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Holiday Mental Health Plans for Families with Mental Illness

Holiday Mental Health Plans for Families with Mental Illness

Do you have a holiday mental health plan to make the holidays fun for everyone in your family? Try this tip to develop a holiday mental health plan that works.

Maintaining mental health over the holidays can be a real challenge for teens and young adults with mental illness. With 64% of mentally ill people finding holidays stressful, according to a study by the National Alliance on Mental Illness (NAMI), it is important to find ways to stay healthy during the holidays. So read on for holiday mental health tips.

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Both Sides of Bullying Affect Children with Mental Illness

Both Sides of Bullying Affect Children with Mental Illness

Both sides of bullying affect children with mental illness. Their behaviors make them a target and, sometimes, make them the bully. So what is a parent to do?

My children start school this week, so I’m back to worrying about both sides of bullying. As a parent of a child with mental illness, who is not going to be mainstreamed this year, the fear is real. Will he be bullied for being “special ed”, or will his behaviors make him the bully? I tell myself that, if I can just get him through adolescence, he’ll be okay. In the meantime, though, how do I manage when I understand that both sides of bullying could affect my child’s school year?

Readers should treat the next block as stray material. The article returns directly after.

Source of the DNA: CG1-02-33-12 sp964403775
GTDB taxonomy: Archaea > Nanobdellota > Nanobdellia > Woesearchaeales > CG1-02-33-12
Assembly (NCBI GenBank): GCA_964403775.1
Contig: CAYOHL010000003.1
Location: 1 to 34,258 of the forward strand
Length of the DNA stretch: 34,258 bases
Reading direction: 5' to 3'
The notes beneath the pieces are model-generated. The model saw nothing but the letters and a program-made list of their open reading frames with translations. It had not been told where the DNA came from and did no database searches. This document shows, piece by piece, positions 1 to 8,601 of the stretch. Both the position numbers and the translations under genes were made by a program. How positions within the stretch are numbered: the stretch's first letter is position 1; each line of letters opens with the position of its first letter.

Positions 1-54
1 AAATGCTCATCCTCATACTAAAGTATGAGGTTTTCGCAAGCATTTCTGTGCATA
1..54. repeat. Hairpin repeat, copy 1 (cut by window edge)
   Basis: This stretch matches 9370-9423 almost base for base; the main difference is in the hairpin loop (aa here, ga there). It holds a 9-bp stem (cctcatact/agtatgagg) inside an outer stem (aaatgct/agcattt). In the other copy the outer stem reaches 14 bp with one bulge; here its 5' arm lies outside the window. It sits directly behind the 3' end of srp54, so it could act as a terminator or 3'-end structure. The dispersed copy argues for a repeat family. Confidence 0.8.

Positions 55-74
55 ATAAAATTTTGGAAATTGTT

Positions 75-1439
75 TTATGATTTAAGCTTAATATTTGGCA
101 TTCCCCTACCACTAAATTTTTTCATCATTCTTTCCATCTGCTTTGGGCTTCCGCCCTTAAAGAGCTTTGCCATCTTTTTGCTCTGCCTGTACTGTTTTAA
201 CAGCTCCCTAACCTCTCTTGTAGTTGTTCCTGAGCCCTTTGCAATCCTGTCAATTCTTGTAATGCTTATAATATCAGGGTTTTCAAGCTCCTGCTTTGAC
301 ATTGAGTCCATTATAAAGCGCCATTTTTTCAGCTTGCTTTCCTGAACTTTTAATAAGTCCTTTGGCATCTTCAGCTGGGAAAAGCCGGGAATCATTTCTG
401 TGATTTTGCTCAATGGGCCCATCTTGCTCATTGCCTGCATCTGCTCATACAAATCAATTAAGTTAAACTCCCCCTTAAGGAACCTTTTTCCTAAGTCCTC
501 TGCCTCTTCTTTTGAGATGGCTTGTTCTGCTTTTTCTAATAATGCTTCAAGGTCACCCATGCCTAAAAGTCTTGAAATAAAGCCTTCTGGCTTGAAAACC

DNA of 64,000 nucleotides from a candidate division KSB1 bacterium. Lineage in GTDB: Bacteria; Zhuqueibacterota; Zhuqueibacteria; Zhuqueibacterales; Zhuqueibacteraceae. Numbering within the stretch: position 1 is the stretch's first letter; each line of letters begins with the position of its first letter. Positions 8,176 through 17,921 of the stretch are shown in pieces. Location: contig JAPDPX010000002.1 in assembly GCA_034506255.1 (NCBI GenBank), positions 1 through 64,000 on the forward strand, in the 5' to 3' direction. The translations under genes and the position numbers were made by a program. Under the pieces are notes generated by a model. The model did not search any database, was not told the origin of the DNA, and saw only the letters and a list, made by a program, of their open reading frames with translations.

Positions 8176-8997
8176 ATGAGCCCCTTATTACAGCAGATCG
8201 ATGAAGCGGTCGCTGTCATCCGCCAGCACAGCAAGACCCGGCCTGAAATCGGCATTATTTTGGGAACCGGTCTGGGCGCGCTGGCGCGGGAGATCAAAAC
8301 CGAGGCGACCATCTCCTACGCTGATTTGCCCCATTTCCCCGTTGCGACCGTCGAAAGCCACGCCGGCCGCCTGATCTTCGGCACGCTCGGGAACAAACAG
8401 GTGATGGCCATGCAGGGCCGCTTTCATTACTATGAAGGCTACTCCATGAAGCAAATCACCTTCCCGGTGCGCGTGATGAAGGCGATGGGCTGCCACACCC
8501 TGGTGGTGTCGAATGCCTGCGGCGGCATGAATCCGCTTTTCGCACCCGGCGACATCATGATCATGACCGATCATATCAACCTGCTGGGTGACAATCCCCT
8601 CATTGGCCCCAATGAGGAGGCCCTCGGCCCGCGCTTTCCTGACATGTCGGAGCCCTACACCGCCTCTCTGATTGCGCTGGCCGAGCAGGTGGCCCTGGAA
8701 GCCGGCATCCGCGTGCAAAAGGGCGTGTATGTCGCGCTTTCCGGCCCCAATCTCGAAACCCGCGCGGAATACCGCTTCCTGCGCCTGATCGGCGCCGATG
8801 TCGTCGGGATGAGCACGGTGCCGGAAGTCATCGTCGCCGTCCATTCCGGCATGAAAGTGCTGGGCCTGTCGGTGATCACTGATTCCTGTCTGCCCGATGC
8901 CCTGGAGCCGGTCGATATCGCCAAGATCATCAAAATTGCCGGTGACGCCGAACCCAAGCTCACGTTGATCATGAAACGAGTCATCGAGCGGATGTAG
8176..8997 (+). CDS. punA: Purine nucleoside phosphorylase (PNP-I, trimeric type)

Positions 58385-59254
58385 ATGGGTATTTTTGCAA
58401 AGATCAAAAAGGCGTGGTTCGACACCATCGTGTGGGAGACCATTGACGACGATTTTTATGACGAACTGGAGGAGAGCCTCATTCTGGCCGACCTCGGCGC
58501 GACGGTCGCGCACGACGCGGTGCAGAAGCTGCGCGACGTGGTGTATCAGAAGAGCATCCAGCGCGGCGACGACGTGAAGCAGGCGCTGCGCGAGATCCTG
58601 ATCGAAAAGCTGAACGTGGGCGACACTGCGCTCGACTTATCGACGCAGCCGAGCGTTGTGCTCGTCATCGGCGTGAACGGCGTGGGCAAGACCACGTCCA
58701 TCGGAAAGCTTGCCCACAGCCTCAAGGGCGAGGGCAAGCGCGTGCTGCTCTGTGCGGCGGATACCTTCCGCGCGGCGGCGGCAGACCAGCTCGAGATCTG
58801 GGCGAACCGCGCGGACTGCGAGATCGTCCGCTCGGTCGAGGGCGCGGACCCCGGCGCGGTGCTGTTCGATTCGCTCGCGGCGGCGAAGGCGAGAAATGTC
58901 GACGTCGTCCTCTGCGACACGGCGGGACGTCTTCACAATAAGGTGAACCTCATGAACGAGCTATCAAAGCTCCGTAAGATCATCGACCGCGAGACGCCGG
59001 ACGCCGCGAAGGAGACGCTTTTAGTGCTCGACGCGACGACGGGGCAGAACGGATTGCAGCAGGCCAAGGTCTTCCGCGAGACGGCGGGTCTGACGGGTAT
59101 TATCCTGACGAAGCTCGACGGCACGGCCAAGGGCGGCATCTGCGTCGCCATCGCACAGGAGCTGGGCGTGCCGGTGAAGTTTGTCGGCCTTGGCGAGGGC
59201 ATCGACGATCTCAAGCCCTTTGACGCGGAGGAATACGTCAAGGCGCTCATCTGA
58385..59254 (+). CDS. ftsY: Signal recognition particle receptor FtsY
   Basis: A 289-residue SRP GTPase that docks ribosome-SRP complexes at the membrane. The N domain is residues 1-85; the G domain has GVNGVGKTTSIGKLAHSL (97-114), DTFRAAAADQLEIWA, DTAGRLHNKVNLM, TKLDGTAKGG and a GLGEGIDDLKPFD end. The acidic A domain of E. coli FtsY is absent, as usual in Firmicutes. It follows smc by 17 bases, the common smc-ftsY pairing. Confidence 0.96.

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School Refusal and Your Child With Mental Illness

School Refusal and Your Child With Mental Illness

School refusal happens in families with kids who live with mental illness. School refusal is a nightmare. Learn more about how to handle school refusal.For a child with mental illness, school refusal can be common. School can be anxiety-provoking for children with mental illnesses (School Anxiety in Children: Signs, Causes, Treatments). School refusal is anxiety-provoking for parents. Working parents have the added layer of inflexible timelines. Being late to work daily may get them fired, and the employer doesn’t necessarily care about our struggles with our children. So what can we do as parents to get our mentally ill children past school refusal?

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Staying Mentally Healthy for Your Child with Mental Illness

Staying Mentally Healthy for Your Child with Mental Illness

Staying mentally healthy while parenting a child with mental illness is a struggle. But you need to try. Your child can't make it without you. Staying mentally healthy as a parent of a child with mental illness can be a struggle. It’s difficult to watch your child experience depression, angry outbursts, or suicidal thoughts. Being a parent means having an extraordinary capacity for love, and with that comes an extraordinary capacity for worry. Your child can’t make it without you, though, so it’s important to recognize when you need to reach out for help, too. You need to stay mentally healthy for your child with a mental illness.

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Battling the Isolation of Childhood Mental Illness

Battling the Isolation of Childhood Mental Illness